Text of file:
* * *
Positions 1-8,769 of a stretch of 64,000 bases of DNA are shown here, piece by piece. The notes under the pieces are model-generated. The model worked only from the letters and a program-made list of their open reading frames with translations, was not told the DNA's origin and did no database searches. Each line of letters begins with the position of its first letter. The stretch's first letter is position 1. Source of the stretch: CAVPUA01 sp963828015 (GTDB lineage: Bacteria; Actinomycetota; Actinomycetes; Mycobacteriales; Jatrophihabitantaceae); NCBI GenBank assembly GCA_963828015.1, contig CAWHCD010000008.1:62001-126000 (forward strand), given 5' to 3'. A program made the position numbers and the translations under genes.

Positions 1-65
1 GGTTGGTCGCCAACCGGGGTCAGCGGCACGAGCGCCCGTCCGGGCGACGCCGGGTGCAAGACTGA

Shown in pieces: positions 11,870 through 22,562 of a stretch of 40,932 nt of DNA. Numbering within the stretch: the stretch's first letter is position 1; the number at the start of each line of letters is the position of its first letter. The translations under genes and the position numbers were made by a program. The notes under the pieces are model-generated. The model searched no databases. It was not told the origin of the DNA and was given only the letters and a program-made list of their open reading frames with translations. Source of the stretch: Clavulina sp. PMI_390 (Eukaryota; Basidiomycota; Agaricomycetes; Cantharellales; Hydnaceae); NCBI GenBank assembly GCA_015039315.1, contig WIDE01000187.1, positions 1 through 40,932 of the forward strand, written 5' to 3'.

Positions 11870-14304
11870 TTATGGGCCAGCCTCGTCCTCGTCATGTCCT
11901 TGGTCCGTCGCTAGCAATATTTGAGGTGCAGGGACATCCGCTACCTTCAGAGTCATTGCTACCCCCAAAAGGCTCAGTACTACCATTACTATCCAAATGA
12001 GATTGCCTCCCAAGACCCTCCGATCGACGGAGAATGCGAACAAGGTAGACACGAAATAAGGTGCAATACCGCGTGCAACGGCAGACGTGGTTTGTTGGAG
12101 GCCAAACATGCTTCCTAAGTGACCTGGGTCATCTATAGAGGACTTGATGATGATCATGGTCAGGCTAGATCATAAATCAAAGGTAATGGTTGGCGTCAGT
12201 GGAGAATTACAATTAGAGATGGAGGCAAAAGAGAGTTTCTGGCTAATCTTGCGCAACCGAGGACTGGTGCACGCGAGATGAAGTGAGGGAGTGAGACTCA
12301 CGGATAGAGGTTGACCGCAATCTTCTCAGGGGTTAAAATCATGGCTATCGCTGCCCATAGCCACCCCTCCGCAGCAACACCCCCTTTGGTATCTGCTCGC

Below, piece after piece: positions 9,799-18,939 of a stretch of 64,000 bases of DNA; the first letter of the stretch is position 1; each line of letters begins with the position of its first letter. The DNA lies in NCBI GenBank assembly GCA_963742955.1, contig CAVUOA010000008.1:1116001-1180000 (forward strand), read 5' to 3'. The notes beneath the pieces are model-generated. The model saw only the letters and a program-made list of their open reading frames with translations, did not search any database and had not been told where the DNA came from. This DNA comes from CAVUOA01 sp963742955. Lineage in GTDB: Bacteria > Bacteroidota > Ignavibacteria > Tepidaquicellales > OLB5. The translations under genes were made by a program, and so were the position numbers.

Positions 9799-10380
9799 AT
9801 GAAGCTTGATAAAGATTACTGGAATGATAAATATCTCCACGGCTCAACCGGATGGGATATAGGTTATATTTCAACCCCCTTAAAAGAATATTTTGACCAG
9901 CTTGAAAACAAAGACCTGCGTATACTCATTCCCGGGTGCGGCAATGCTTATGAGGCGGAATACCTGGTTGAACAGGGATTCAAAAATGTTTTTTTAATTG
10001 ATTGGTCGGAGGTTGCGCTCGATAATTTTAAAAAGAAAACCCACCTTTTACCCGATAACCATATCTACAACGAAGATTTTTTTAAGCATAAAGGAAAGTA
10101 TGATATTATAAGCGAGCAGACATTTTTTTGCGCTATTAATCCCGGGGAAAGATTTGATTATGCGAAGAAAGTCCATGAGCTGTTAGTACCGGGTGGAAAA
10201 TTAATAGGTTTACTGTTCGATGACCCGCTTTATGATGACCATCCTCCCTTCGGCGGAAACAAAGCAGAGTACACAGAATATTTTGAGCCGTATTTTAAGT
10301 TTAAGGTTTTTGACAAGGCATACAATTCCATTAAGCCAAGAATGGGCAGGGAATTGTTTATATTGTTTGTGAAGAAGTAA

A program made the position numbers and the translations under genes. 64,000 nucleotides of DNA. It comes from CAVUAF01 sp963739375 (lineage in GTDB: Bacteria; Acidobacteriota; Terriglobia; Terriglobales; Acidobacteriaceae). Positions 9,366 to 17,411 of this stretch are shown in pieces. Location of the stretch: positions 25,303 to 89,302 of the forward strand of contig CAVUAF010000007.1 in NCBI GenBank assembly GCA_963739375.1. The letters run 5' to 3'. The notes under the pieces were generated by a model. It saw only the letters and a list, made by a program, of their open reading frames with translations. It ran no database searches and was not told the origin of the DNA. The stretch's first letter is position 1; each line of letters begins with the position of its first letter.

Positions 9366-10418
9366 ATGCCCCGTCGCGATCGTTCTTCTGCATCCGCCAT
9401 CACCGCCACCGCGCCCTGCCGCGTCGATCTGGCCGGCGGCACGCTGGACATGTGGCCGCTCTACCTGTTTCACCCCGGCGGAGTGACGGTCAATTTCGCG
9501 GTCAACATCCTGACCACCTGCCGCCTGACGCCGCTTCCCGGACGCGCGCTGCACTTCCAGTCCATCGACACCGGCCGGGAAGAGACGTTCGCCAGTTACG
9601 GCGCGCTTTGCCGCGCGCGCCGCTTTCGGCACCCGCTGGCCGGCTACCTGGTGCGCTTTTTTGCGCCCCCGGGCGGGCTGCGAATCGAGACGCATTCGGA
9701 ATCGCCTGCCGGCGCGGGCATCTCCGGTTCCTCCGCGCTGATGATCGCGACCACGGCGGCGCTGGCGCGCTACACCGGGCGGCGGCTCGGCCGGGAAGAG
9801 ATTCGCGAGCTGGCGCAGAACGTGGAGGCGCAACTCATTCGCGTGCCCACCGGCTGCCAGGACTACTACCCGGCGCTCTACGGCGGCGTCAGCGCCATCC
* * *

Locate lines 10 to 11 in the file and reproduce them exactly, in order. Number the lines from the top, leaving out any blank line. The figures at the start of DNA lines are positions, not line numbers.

12201 GGAGAATTACAATTAGAGATGGAGGCAAAAGAGAGTTTCTGGCTAATCTTGCGCAACCGAGGACTGGTGCACGCGAGATGAAGTGAGGGAGTGAGACTCA
12301 CGGATAGAGGTTGACCGCAATCTTCTCAGGGGTTAAAATCATGGCTATCGCTGCCCATAGCCACCCCTCCGCAGCAACACCCCCTTTGGTATCTGCTCGC